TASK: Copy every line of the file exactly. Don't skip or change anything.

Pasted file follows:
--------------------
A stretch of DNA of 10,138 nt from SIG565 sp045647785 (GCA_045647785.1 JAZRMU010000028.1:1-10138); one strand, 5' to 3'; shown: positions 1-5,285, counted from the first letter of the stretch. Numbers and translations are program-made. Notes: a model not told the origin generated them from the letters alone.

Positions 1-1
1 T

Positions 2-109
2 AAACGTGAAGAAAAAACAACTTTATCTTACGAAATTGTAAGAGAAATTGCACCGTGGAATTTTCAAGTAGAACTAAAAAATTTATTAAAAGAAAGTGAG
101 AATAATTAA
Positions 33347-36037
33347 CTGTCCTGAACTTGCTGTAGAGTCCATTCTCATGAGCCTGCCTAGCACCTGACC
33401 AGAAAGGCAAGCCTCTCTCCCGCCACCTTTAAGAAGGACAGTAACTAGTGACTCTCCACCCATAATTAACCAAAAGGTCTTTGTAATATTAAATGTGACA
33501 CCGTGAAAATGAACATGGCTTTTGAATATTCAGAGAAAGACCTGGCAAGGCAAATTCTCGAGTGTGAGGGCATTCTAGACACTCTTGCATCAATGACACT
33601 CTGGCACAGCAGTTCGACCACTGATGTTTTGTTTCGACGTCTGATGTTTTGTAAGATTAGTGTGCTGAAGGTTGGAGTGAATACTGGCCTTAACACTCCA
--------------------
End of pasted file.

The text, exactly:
A stretch of DNA of 10,138 nt from SIG565 sp045647785 (GCA_045647785.1 JAZRMU010000028.1:1-10138); one strand, 5' to 3'; shown: positions 1-5,285, counted from the first letter of the stretch. Numbers and translations are program-made. Notes: a model not told the origin generated them from the letters alone.

Positions 1-1
1 T

Positions 2-109
2 AAACGTGAAGAAAAAACAACTTTATCTTACGAAATTGTAAGAGAAATTGCACCGTGGAATTTTCAAGTAGAACTAAAAAATTTATTAAAAGAAAGTGAG
101 AATAATTAA
Positions 33347-36037
33347 CTGTCCTGAACTTGCTGTAGAGTCCATTCTCATGAGCCTGCCTAGCACCTGACC
33401 AGAAAGGCAAGCCTCTCTCCCGCCACCTTTAAGAAGGACAGTAACTAGTGACTCTCCACCCATAATTAACCAAAAGGTCTTTGTAATATTAAATGTGACA
33501 CCGTGAAAATGAACATGGCTTTTGAATATTCAGAGAAAGACCTGGCAAGGCAAATTCTCGAGTGTGAGGGCATTCTAGACACTCTTGCATCAATGACACT
33601 CTGGCACAGCAGTTCGACCACTGATGTTTTGTTTCGACGTCTGATGTTTTGTAAGATTAGTGTGCTGAAGGTTGGAGTGAATACTGGCCTTAACACTCCA